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Tencent Profits Hit $1 Billion per Month as Company Loses Fizz

Tencent
Courtesy of Tencent

Growing regulatory encroachments into its games business, a smaller than expected spin-off for its music division, and a fourth quarter profits drop, pointed to a troubling year for Chinese tech giant Tencent.

Its financial results for the full 2018 period, while delivering profits of nearly $1 billion a month, appeared to bear out that thesis. The numbers also contributed to the more worrisome impression that the company is now too large and utility-like to be exciting.

Revenues for the financial and calendar year of 2018 increased by 32% to RMB312 billion. Net profits grew by 10% to $11.6 billion (RMB78 billion) as margins thinned, due to increased investment and higher borrowings.

The company is now the largest social media group in China (its WeChat platform boasts 1.1 billion users worldwide), the largest music company in the Middle Kingdom, and a massive influence in the global games market.

Internationally, its subsidiary Riot Games operates the highest-MAU PC game,“League of Legends,” and it operates the highest-MAU smart phone game, “PUBG MOBILE.” Through its partnerships with and investments in global leaders such as Epic Games (creator of “Fortnite”) and Supercell (creator of “Clash of Clans”). But within China, regulators have deliberately slowed down new games releases, and steered games firms to consumer protection measures such as limiting young players’ daily amount of game usage. PC games revenue dropped 8% in the year, a blow softened by switching to mobile platforms.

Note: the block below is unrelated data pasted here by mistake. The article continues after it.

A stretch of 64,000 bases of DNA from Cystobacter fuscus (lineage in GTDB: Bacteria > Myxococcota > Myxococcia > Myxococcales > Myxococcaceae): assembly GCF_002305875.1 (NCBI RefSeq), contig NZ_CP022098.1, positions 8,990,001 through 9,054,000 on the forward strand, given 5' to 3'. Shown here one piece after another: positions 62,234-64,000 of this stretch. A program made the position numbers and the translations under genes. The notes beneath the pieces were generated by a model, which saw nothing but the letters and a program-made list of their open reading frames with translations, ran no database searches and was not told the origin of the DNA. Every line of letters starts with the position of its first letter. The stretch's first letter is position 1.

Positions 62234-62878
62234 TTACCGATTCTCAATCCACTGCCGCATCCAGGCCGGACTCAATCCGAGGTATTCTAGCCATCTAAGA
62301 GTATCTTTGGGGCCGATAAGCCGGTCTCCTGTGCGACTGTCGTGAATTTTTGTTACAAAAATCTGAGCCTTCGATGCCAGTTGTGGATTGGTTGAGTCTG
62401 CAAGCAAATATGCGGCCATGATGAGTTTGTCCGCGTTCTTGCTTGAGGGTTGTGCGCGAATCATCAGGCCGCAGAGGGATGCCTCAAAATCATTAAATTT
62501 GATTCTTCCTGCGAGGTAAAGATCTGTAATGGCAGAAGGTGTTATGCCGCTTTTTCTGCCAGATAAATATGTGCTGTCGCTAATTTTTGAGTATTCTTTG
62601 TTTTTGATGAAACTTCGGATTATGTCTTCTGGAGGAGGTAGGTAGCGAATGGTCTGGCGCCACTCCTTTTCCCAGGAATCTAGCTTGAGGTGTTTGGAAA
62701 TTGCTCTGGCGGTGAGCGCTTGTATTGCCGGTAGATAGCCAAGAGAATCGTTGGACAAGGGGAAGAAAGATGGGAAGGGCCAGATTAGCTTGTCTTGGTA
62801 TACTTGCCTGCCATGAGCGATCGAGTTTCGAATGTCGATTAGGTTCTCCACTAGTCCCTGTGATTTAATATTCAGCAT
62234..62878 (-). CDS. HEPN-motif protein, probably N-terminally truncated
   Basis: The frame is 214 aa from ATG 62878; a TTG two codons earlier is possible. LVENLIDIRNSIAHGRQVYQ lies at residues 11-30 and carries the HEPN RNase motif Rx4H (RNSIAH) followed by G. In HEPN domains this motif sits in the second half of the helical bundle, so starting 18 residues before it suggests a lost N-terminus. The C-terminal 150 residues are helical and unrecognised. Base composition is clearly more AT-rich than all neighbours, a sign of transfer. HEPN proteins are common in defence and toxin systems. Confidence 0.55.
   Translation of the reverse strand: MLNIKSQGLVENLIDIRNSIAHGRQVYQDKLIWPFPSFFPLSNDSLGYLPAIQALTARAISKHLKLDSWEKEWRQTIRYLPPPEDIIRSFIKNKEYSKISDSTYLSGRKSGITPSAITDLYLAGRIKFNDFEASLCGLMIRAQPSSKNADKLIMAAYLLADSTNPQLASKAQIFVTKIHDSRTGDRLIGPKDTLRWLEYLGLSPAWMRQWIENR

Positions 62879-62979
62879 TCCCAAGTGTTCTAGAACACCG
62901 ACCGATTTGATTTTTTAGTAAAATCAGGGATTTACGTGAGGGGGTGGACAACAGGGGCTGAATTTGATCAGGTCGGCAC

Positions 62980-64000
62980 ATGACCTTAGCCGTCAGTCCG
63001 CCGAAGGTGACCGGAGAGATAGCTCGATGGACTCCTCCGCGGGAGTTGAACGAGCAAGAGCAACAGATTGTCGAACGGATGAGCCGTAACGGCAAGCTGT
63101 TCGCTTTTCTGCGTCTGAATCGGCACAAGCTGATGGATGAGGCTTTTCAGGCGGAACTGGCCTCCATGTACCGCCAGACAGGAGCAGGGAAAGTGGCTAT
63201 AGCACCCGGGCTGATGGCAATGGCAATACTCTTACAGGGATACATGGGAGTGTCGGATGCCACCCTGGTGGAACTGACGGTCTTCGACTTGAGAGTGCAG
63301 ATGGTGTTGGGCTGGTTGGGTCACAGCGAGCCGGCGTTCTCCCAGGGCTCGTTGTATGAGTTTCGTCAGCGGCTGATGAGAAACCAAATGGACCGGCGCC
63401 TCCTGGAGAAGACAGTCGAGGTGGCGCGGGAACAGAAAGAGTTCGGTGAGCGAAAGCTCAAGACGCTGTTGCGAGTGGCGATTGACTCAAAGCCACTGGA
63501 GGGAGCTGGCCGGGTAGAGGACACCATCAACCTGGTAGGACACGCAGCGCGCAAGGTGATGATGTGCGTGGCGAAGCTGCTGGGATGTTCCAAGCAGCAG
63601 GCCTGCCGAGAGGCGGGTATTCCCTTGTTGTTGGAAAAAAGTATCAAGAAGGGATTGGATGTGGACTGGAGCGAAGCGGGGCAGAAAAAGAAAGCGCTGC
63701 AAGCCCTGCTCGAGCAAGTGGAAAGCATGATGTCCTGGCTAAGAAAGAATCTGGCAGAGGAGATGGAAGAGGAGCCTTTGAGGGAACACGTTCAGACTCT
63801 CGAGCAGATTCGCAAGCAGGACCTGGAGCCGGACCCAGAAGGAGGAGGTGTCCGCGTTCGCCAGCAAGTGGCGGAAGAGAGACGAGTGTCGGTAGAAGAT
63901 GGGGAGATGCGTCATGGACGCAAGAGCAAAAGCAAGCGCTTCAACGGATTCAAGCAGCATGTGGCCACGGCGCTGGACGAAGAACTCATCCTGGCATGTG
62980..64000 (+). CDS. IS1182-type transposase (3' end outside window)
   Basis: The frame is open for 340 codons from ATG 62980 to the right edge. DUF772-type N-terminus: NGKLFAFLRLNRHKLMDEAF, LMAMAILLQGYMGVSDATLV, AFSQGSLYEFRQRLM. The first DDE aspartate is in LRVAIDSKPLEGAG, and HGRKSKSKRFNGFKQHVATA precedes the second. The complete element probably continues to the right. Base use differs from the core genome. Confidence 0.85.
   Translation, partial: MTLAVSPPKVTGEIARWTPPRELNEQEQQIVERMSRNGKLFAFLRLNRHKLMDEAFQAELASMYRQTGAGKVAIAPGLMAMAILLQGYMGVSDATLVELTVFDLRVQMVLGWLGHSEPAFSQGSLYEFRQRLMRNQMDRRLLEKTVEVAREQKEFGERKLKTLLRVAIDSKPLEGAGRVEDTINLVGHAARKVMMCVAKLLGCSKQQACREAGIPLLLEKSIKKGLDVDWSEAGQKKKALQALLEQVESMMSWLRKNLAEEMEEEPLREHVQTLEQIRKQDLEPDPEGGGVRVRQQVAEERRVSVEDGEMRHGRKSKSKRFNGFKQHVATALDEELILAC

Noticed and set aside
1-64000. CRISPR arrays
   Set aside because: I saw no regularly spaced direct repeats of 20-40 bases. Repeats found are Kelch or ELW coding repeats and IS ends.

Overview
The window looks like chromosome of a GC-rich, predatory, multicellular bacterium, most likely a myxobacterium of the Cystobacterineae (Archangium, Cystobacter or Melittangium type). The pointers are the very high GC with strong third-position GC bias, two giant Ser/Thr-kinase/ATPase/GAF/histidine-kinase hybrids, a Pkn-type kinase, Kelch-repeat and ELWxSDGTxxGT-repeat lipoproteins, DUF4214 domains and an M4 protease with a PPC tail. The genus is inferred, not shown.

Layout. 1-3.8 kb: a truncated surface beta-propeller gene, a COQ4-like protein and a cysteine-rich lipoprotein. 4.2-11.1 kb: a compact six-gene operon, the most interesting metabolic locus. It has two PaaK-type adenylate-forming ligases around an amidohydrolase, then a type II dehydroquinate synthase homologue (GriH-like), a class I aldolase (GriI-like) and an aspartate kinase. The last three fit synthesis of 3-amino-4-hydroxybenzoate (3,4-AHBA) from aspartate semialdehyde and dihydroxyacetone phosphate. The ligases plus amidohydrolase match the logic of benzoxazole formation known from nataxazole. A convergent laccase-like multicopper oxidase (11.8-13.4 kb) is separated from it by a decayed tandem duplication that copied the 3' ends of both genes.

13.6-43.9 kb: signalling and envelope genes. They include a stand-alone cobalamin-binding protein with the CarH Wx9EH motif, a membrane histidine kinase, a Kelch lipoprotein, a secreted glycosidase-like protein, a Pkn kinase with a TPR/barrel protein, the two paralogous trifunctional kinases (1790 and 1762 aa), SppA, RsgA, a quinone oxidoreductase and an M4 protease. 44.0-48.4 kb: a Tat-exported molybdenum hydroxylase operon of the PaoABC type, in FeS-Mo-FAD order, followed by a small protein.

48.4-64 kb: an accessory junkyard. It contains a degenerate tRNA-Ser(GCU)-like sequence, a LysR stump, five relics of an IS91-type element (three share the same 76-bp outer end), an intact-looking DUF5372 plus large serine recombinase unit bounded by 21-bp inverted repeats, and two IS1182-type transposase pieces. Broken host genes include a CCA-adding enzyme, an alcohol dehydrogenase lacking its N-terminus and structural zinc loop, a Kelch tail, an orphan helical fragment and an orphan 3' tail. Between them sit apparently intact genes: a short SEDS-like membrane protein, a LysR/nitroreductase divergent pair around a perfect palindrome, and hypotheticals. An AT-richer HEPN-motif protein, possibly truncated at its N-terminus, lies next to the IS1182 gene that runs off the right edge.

Value added services (live broadcast services, video streaming subscriptions, and in-game virtual item sales) grew by 15% to $26.4 billion (RMB177 billion). But these were outstripped by growth in the advertising revenues, which were up 44% to $8.35 billion (RMB 56 billion). Tencent claims now to be China’s largest video streaming platform with 89 million recurring paying subscribers for Tencent Video, and to have over 160 million recurring subscribers across all its VAS businesses.

On a post-announcement conference call with analysts, chief strategic officer James Mitchell acknowledged that film and TV production industry woes have caused the delayed delivery of certain drama programming, costume drama shows in particular. He said that costume dramas have short term impact on advertising revenue, and longer term impact on subscriptions. On the games front, Mitchell said: “the backlog of games (approvals) is being worked through at a fairly rapid pace.”

The company ended last year by spending money to buy its own shares, and by increasing net debt, and increasing its dividend to HK$1 per share. Its message for 2019 is similarly underwhelming, forecasting continuing investment in technology, video content, and organic growth. And it was recently rumored that the company will take an ax to its workforce, chopping out the lowest performing 10% of its staff.